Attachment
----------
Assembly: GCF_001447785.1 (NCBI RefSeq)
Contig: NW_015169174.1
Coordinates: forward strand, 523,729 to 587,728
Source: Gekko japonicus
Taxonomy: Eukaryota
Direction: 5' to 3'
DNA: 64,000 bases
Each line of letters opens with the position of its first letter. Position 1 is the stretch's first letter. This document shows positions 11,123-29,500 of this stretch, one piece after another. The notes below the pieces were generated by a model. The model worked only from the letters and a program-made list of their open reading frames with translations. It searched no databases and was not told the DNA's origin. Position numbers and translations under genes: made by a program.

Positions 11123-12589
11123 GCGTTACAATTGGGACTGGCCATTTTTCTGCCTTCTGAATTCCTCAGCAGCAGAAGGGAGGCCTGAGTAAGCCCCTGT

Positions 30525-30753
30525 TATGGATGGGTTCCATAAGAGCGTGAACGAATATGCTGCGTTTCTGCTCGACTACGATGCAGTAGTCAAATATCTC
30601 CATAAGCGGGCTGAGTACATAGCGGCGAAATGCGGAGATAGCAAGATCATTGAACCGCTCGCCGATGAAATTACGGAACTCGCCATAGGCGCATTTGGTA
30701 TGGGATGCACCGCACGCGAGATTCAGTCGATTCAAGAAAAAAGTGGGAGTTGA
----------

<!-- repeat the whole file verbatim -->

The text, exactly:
Assembly: GCF_001447785.1 (NCBI RefSeq)
Contig: NW_015169174.1
Coordinates: forward strand, 523,729 to 587,728
Source: Gekko japonicus
Taxonomy: Eukaryota
Direction: 5' to 3'
DNA: 64,000 bases
Each line of letters opens with the position of its first letter. Position 1 is the stretch's first letter. This document shows positions 11,123-29,500 of this stretch, one piece after another. The notes below the pieces were generated by a model. The model worked only from the letters and a program-made list of their open reading frames with translations. It searched no databases and was not told the DNA's origin. Position numbers and translations under genes: made by a program.

Positions 11123-12589
11123 GCGTTACAATTGGGACTGGCCATTTTTCTGCCTTCTGAATTCCTCAGCAGCAGAAGGGAGGCCTGAGTAAGCCCCTGT

Positions 30525-30753
30525 TATGGATGGGTTCCATAAGAGCGTGAACGAATATGCTGCGTTTCTGCTCGACTACGATGCAGTAGTCAAATATCTC
30601 CATAAGCGGGCTGAGTACATAGCGGCGAAATGCGGAGATAGCAAGATCATTGAACCGCTCGCCGATGAAATTACGGAACTCGCCATAGGCGCATTTGGTA
30701 TGGGATGCACCGCACGCGAGATTCAGTCGATTCAAGAAAAAAGTGGGAGTTGA